Co-Parenting After Divorce: Here's What You Need to Know

Divorce is never easy, but these tips can help you with co-parenting as you move forward.

Whether you're just starting to consider getting divorced or you're in the middle of separating from your partner, it's no secret that divorce can be complicated. Dividing your assets, selling a home, and financially separating your lives can be quite challenging. If you have children together, the process of divorce becomes even more lengthy and tricky. One of the most important things to consider during the divorce process is how you and your former spouse will navigate the world of co-parenting. Whether your children are toddlers or teenagers, there are several steps you can take to ensure that you and your former spouse are able to co-parent your kids in a way that is healthy and effective. Here's what you need to know.

First off, make sure you communicate carefully with your former spouse. Even though the two of you may have irreconcilable differences, having children together means that you must find ways to talk with one another. You cannot co-parent effectively if you cannot even speak to one another. Avoid talking about sensitive issues or previous arguments. Once you've chosen to get divorced, those fights are in the past. There doesn't need to be a winner or a loser. One person doesn't need to be "right." Instead, find ways to communicate that center on your kids. If speaking face-to-face is simply too hard, consider scheduling phone calls so you can discuss your kids or even communicating through texting or emails. No matter how you communicate, make sure it's in a way that you can both benefit from.

It's also important that you speak with your kids about their desires. Talk with your children about where they want to live and what they want their post-divorce lives to look like. While you can't always completely cater to your children, it's important to understand what it is that they want. Your kids may have fears or phobias that you and your former spouse can help them work through together. For example, maybe your kids are concerned about switching schools. Is there a way they can remain at their current school? Could you arrange to have meet-ups with their current friend groups even if you move? Talk with your kids so you know what they're thinking.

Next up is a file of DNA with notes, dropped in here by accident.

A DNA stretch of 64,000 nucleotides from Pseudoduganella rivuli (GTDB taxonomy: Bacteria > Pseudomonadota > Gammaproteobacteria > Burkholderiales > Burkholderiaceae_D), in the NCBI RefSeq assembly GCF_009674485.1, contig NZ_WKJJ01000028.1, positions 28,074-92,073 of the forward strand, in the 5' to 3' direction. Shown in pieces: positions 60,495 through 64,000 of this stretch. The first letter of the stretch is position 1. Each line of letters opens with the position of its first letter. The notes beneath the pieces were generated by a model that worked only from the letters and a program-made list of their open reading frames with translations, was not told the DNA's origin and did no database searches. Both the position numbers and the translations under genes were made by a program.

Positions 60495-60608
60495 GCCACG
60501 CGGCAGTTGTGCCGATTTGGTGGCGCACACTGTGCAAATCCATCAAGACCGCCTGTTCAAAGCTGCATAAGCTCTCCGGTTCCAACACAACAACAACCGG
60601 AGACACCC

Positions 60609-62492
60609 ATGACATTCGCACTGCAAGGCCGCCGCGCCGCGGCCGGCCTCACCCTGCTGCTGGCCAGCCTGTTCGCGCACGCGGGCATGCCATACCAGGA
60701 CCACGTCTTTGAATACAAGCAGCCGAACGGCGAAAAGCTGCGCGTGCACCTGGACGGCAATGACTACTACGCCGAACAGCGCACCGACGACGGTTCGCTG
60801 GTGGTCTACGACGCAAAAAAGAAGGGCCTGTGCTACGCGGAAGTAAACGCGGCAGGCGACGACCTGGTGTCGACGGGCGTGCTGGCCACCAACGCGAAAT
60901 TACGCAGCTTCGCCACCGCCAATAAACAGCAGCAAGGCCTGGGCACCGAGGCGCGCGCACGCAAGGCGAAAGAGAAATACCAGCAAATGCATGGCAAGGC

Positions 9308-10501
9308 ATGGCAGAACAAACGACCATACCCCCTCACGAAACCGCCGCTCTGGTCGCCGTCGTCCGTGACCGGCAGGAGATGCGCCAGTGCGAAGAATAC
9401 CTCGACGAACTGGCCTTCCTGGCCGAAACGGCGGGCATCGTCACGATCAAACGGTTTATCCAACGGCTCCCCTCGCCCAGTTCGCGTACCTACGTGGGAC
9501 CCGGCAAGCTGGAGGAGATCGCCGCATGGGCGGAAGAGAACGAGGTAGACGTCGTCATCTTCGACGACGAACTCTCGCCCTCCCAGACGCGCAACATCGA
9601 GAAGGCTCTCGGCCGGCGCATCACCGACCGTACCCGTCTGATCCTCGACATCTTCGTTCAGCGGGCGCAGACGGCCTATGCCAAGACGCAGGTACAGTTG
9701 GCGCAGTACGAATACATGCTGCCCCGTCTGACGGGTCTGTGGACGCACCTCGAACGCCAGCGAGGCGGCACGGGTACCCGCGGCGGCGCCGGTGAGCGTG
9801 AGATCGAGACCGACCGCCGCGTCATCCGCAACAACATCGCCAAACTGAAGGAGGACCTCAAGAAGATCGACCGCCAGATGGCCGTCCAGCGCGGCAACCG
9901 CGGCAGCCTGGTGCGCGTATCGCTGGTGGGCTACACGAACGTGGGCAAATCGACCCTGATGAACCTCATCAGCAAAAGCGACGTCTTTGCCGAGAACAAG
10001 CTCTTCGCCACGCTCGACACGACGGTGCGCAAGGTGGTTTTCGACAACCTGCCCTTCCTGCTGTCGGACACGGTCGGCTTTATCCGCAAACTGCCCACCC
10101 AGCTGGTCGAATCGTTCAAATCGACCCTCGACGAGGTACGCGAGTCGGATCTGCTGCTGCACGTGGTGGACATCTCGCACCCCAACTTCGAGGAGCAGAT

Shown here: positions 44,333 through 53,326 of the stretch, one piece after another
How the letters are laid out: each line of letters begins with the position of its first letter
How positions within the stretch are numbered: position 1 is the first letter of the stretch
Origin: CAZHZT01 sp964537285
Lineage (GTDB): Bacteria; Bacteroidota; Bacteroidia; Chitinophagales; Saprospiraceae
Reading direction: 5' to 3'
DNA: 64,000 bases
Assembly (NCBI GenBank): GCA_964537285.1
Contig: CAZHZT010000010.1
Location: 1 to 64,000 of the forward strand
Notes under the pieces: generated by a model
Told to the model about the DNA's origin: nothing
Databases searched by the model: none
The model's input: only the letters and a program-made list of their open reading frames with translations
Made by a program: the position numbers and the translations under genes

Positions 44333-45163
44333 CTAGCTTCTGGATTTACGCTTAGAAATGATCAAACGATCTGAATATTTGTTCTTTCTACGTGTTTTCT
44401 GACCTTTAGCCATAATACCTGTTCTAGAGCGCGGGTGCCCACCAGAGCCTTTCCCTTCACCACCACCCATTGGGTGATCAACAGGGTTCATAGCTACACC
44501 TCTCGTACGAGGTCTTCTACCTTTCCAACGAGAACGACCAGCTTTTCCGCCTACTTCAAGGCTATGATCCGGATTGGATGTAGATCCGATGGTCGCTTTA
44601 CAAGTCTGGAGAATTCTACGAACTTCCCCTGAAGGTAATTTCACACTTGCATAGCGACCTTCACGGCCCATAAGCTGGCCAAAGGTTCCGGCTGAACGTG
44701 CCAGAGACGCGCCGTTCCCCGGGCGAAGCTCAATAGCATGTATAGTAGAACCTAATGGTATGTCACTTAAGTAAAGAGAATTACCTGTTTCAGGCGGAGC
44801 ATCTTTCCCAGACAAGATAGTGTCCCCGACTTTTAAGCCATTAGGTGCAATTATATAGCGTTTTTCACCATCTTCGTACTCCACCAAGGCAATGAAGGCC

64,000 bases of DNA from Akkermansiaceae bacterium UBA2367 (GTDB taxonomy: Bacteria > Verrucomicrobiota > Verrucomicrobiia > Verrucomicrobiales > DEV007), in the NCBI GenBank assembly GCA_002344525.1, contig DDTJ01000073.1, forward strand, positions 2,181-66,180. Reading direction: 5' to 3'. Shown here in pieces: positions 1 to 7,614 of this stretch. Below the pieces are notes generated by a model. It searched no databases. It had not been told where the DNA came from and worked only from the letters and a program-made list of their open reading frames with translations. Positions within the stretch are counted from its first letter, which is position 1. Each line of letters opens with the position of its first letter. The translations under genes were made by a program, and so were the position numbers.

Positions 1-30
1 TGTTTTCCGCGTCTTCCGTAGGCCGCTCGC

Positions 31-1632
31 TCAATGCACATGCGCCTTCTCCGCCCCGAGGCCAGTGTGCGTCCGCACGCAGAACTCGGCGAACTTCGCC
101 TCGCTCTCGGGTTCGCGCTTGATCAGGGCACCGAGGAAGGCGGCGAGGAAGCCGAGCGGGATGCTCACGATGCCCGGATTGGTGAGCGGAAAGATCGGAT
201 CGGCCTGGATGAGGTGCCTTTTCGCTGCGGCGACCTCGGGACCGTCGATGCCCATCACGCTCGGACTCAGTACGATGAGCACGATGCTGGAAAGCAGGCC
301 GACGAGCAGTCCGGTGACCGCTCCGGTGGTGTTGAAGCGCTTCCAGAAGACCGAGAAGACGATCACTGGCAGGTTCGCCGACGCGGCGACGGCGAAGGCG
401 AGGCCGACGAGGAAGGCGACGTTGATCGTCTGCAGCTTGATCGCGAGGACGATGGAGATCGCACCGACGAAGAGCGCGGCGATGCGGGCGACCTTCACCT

Make sure that you and your former spouse find a way to connect with your kids as a family. This means attending your children's sporting events, going to their dance recitals, and attending parent-teacher meetings. You can create a shared family calendar that enables you to let the other parent know when you have an important meeting or event and might not be able to attend a child's performance. You can also clearly list things like medical appointments and meetings.

No matter what led to your divorce, remember that your kids are not at the center of your disagreements with your former spouse. Try to work together to move forward in a way that is healthy and beneficial to your kids. If you and your partner simply cannot communicate effectively, talk with your divorce attorney. Your lawyer can help guide you during this time and let you know what your next steps should be.